The climb on Wednesday from Camp 1 to Camp 2 took us about six hours, and although there aren’t any large overhanging seracs there are indeed massive crevasses all throughout the Western Cwm (pronounced “coom’) as you can see from the photo. One of the most accomplished climbers in Everest history, Babu Chiri Sherpa (who held the speed record for climbing this mountain) actually died a few years ago when he fell into a crevasse at Camp 2 while out taking pictures. Sometimes no matter how good you are, and no matter how experienced you are–things can still go wrong. You can never let down your guard anywhere on this mountain. FYI, the mountain you see in the center of the photo is Lhotse which is another 8000 meter peak right next to Everest. Our Camp 3, which we will hit on our next rotation, is two-thirds of the way up the Lhotse face.
A common question Everest climbers hear is about food. Becky Rippel explains what they are eating at base camp, sounds good!
Just another day at base camp doing what we do here.- eating!!! Some of the schools who are following us up the mountain this year asked what we eat? While at base camp we eat fresh local food. Vegetables and small amounts of fruit from the valley below. Apples are used mostly as their only choice for fresh fruit this time of year otherwise it’s tinned fruit but our veggies are fresh. We have assorted cheeses, salami, eggs, chicken and buffalo for protein. Ang Karsung bakes cakes, bread and pies. We eat potatoes cooked in various ways, pasta, rice and sushi is a Peak Freak’s all time favourite.
Up on the mountain at Camp 2, we provide much of the same foods as we do at base camp except some of the baking items get cut back. From Camp 3 upwards we provide organic boil in the bag meals and lots of fish which includes an abundance of smoked salmon and tuna. The boil in the bags are things like curries, lentil stews, chili, lasagne, chicken casseroles, hash brown with bacon, beef stew, bean stews. They seem to go down well at altitude and the preparation is simple. Our Sherpas prefer to eat noodles up at the high camp, Ichiban style ones called Rara noodles. It’s what they are used to and crave after a days hard work.Breakfast we have sausage and eggs, pancakes, toast, museli, oatmeal. Base Camp lunch the climbers are fed provided with another hot meal much like dinner. Today we had buffalo burgers, fries and salad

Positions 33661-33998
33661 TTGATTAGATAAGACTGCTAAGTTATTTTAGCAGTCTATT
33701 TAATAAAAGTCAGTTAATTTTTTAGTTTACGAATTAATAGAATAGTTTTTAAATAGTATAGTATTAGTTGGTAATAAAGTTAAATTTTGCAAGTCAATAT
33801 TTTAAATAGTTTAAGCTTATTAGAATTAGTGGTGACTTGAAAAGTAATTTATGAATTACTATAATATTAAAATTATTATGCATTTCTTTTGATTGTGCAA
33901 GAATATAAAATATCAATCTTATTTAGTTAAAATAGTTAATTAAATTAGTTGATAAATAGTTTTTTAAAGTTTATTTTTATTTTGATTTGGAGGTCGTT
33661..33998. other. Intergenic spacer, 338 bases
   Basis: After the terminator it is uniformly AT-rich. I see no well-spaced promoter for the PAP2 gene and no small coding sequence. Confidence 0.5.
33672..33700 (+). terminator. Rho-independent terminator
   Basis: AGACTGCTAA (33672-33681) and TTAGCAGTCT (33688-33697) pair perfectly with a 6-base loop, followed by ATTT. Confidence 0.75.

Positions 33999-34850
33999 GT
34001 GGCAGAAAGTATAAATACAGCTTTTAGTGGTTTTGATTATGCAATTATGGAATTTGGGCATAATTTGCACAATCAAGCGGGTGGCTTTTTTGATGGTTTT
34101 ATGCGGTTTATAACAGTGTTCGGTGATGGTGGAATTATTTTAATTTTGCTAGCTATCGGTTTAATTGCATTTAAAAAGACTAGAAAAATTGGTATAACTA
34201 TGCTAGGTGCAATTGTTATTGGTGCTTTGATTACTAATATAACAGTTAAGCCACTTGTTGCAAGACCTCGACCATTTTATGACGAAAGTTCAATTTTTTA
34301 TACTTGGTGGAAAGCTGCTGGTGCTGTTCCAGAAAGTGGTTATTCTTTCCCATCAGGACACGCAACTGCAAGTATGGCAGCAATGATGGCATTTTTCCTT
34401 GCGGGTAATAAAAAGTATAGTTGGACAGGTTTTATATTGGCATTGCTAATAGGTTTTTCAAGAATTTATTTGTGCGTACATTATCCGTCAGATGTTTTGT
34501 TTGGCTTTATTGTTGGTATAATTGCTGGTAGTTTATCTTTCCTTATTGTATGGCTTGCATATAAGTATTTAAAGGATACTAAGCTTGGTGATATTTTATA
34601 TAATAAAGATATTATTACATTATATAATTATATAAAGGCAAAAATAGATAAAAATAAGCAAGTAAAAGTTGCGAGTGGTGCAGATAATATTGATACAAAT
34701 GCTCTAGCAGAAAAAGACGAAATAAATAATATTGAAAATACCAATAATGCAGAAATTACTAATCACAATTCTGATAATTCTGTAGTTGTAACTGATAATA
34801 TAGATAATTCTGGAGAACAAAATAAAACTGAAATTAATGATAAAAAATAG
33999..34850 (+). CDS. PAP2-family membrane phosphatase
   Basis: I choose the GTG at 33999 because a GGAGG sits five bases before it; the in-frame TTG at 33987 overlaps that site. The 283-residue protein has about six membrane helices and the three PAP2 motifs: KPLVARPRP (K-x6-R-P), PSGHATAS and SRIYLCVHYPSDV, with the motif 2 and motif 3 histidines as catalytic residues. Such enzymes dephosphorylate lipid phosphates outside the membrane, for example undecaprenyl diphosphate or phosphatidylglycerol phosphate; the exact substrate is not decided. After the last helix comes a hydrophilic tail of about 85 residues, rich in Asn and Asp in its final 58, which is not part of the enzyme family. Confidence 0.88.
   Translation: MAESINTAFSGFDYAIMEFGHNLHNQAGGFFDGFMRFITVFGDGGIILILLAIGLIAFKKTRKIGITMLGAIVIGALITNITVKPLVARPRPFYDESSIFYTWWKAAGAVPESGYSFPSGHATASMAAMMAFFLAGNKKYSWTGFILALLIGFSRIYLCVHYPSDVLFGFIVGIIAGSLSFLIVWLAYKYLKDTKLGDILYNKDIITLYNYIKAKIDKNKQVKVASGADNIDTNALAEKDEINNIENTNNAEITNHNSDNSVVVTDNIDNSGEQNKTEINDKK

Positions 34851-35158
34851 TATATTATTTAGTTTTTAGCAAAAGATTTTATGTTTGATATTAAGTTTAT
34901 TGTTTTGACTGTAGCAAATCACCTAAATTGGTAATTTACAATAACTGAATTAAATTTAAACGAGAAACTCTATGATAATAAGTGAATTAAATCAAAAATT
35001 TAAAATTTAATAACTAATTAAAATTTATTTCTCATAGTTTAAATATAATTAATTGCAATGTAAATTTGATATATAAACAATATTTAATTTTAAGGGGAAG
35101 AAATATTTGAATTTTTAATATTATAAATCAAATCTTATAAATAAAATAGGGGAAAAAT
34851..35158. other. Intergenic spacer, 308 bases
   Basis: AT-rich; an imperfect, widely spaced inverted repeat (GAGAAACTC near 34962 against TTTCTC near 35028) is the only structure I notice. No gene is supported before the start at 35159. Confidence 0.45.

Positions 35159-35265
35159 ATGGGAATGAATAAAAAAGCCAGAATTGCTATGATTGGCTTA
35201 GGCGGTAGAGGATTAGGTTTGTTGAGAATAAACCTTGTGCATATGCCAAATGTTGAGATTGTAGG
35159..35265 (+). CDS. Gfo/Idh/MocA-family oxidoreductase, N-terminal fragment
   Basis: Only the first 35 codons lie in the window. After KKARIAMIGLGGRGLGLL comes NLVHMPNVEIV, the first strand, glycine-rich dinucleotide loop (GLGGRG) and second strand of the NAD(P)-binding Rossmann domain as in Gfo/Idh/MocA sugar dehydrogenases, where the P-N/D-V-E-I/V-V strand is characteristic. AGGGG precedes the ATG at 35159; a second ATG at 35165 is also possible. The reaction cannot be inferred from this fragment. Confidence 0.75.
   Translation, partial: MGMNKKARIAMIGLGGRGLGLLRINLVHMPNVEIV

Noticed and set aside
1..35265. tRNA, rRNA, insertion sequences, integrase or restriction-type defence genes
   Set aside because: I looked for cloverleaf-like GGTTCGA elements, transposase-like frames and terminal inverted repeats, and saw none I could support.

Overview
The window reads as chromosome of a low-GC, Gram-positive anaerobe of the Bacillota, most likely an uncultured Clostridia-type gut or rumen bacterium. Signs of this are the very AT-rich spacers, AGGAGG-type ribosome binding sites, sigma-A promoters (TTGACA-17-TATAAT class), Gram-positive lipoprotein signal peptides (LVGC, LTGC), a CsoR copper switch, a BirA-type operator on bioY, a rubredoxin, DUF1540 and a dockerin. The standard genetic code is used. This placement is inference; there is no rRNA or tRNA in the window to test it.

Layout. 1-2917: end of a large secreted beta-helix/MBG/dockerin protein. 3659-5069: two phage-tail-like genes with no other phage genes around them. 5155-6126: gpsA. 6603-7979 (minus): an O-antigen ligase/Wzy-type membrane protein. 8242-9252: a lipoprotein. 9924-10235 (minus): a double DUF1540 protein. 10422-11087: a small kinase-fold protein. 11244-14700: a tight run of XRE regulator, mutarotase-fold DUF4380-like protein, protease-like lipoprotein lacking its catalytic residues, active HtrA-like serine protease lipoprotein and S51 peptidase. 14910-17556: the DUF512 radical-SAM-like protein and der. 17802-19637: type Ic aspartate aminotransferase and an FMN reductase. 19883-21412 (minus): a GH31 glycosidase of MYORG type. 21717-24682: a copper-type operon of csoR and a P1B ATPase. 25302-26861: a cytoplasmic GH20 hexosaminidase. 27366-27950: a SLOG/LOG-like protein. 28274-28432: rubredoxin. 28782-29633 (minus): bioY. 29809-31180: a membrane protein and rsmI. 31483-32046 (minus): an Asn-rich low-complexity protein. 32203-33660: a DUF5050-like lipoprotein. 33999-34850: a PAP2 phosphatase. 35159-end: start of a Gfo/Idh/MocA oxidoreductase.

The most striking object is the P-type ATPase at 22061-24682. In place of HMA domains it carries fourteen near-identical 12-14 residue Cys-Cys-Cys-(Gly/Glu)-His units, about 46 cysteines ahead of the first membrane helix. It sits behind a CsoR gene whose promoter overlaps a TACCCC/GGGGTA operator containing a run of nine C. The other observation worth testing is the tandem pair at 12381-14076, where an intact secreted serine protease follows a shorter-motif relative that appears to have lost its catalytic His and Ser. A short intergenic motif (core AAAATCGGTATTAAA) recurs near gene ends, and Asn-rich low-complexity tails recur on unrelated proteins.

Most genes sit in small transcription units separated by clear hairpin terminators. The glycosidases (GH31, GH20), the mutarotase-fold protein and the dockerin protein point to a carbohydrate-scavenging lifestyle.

On a difficult note, Wendy Booker climbing with RMI has made the decision not to continue her expedition. She eloquently says:
The hardest choice I have had to face in the 12 years I have been living with MS was to turn back from a summit attempt on Everest… twice. I have had to recognize that on Everest I reached my boundary- sustained life above 17,000 feet, where the air is painfully thin and took my body to a place where it couldn’t function with Multiple Sclerosis. My MS could not tolerate the lack of oxygen to the brain and the enormous daily temperature fluctuations on the mountain. Everyday while others on my team grew stronger I was getting weaker. I noticed new symptoms I had not had before as well as a severe increase of those I have lived with for years.
Great effort Wendy. We know you will continue your wonderful work on behalf of MS.
We are seeing this week that climbing Everest is not a simple “walk-up”. It is harsh, challenging and real. However, what the climbers have experienced thus far will pale in comparison to the demands above camp 3 or the North Col. The oxygen is lower, the angles steeper, perhaps the route is on more rock this year and the body is tiring.
Will their training keep them going? Will the mind games win? What about their equipment – what if the regulator fails? Weather? Can’t control that.
Climbing Everest is a world of “what ifs”. There is drama. Guides, leaders, climbers – everyone try’s to avoid the drama and focus on the positive. In the back of their minds, they know the reality. And they know why they are there. This is what it is all about.
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My trip report for climbing Mount Whitney is now posted.